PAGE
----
No Quarter

Connie is a beautiful, 25-year old American Quarter Horse mare.  To look at her, you wouldn’t recognize her as a 1200-lb training prop.  This is because lovely, gentle Connie has a mind of her own.


What I learned at my second session at Crossroads Corral has stayed with me all week. I thought I’d write about it.

When I arrived at the stable, my therapists, Lindsay and Kathy, walked me over to a pasture where several horses were grazing lazily. They told me to pick any horse out of the pasture to work with for the session. Connie happened to be the closest horse, so I slipped on her halter and led her to another dirt-filled corral.  I could feel Connie had a gentle spirit, but she was wise in the ways you are when you’re getting close to end-of-life. I enjoyed petting her, talking to her, and just appreciating her majestic beauty.

Kathy motioned to a pile of objects just outside the fence of the corral.  She gave me explicit instructions:

“Use any of the objects in the pile to create an obstacle course for the horse to go over.”

In the pile of objects were styrofoam noodles (the kind you use in a pool or a lake), small beach pails, hula hoops, and a few long, hollowed out PVC pipes.  I grabbed the easy stuff, and constructed an obstacle course I could easily lead the horse through, including a little “jump” I devised with two pails turned upside down supporting a noodle “rail.”

Spoiler alert: if you’re considering sessions with Crossroads Corral, stop reading here. 

When I was done, I turned to my therapists and said, “Okay,  I’m ready.”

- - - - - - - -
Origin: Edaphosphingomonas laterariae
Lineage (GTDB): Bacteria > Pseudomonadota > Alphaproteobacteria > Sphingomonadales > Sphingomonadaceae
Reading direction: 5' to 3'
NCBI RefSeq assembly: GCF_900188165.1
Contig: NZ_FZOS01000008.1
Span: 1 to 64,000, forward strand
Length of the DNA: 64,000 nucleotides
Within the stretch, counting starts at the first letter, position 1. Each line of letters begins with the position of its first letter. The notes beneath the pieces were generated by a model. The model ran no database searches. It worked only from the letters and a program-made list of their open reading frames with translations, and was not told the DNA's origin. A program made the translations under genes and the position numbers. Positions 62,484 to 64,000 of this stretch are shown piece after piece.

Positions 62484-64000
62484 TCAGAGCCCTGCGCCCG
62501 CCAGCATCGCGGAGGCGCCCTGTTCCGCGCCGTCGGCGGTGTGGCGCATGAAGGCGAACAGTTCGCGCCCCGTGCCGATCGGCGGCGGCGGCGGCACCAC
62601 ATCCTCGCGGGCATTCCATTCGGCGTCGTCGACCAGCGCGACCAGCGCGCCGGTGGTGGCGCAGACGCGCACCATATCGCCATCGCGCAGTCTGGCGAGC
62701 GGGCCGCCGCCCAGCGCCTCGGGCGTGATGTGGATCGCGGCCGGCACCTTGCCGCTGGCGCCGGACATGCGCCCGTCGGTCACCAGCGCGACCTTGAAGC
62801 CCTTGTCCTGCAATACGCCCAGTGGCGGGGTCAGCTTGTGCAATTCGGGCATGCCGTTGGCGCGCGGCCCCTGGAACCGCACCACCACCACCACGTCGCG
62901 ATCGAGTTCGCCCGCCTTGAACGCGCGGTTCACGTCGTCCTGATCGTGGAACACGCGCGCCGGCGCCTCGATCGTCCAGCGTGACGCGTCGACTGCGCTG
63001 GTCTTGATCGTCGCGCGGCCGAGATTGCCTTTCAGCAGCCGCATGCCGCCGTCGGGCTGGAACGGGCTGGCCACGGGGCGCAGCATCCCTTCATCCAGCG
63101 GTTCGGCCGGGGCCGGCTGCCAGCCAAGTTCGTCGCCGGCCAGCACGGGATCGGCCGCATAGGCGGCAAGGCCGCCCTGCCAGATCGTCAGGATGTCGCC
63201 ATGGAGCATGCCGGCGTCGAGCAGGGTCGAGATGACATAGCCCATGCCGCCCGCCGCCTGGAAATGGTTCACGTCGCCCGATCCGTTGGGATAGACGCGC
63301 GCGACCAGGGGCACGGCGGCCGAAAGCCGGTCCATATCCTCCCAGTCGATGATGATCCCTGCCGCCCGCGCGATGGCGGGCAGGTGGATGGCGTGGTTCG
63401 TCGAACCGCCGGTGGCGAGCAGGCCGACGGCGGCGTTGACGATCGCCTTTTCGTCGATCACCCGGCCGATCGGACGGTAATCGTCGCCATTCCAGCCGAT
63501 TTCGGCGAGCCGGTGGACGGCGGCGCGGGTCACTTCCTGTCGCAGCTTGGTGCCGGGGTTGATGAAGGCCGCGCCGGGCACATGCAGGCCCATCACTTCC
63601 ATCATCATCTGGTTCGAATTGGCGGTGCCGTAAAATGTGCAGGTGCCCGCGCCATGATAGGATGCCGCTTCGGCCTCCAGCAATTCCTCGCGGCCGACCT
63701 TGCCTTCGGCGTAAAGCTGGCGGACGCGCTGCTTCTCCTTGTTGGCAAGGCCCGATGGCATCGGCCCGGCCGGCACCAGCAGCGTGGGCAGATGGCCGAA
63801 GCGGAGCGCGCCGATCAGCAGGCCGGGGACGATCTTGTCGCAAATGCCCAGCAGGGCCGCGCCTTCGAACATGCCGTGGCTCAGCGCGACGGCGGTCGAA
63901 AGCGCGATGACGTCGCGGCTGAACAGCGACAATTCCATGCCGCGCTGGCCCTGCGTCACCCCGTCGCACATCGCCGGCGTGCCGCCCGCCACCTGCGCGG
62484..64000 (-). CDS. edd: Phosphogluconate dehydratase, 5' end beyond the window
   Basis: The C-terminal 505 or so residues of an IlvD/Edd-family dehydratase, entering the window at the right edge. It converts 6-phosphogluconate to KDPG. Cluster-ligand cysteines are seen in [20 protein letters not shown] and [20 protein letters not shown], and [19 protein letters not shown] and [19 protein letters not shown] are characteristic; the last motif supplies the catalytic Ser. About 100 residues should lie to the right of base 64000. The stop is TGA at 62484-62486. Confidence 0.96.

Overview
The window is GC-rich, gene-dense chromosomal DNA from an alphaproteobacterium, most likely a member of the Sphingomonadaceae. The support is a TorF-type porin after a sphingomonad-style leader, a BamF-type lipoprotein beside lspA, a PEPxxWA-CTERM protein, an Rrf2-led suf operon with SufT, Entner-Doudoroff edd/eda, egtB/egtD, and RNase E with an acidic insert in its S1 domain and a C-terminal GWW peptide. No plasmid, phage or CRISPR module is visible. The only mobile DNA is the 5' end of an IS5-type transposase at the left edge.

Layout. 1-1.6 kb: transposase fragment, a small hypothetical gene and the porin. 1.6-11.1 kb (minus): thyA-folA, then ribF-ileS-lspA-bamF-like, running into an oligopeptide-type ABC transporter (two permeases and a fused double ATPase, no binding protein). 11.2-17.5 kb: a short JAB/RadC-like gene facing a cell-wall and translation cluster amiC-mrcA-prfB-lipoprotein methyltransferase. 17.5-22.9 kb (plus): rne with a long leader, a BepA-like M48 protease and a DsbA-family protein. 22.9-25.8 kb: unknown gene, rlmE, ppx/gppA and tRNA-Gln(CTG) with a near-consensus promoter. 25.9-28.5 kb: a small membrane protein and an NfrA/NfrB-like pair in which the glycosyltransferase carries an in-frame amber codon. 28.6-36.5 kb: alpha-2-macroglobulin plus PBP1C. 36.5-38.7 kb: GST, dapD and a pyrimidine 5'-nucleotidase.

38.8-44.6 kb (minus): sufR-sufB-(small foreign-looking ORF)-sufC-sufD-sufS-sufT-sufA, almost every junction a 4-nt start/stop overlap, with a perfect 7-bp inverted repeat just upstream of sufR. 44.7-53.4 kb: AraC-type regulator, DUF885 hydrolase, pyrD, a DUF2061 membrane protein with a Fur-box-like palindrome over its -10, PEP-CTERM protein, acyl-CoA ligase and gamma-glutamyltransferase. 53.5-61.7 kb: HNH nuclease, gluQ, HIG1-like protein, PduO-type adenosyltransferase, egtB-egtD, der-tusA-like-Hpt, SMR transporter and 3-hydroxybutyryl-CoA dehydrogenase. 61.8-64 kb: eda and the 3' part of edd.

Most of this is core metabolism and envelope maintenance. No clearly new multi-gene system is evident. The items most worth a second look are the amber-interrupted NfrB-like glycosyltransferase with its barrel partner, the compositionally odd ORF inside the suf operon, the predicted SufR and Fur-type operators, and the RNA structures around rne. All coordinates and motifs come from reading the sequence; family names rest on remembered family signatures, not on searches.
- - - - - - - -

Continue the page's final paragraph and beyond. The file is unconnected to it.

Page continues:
Kathy then says to me,

“Okay, now take her halter off and lead the horse through the path – without touching her.”

WhaT?  I thought to myself.  You couldn’t have told me that FIRST?  I felt a sense of betrayal and trickery, but put it out of my mind.  Not a good first step toward building trust (which is kind of why I was coming to therapy).  I realized that this was the lesson–  seeing how I would perform in the face of an extremely difficult task.

But, how the hell was I going to bend this splendid animal to my will?

At first, I really tried– in good humor– joking with the horse, cajoling her, using the tools to get any reaction out of her, all the while feeling the uncomfortable internalization of humiliation, failure, and judgment at the same time. Connie was not responding enough to do what I wanted. At the back of my mind was a pragmatic assessment: “This is fucking impossible.”

Like most times in my life when something is particularly difficult, I then made the decision to “stop playing.”  I shared with the therapists that from a very early age, I would not compete in games I could not win.  And being even more truthful, I confided that many times in my life I could not afford to fail, intimating that this exercise was very stressful for me.  I just wanted it to stop, and move on to the next thing.

We talked through those issues, but finally Kathy told me, sternly, yet patiently, “I’ve seen dozens of ways this can be done.” In other words, it was not impossible. That challenged me.  I decided to try again.  Lindsay piped in, “We’re on your team!”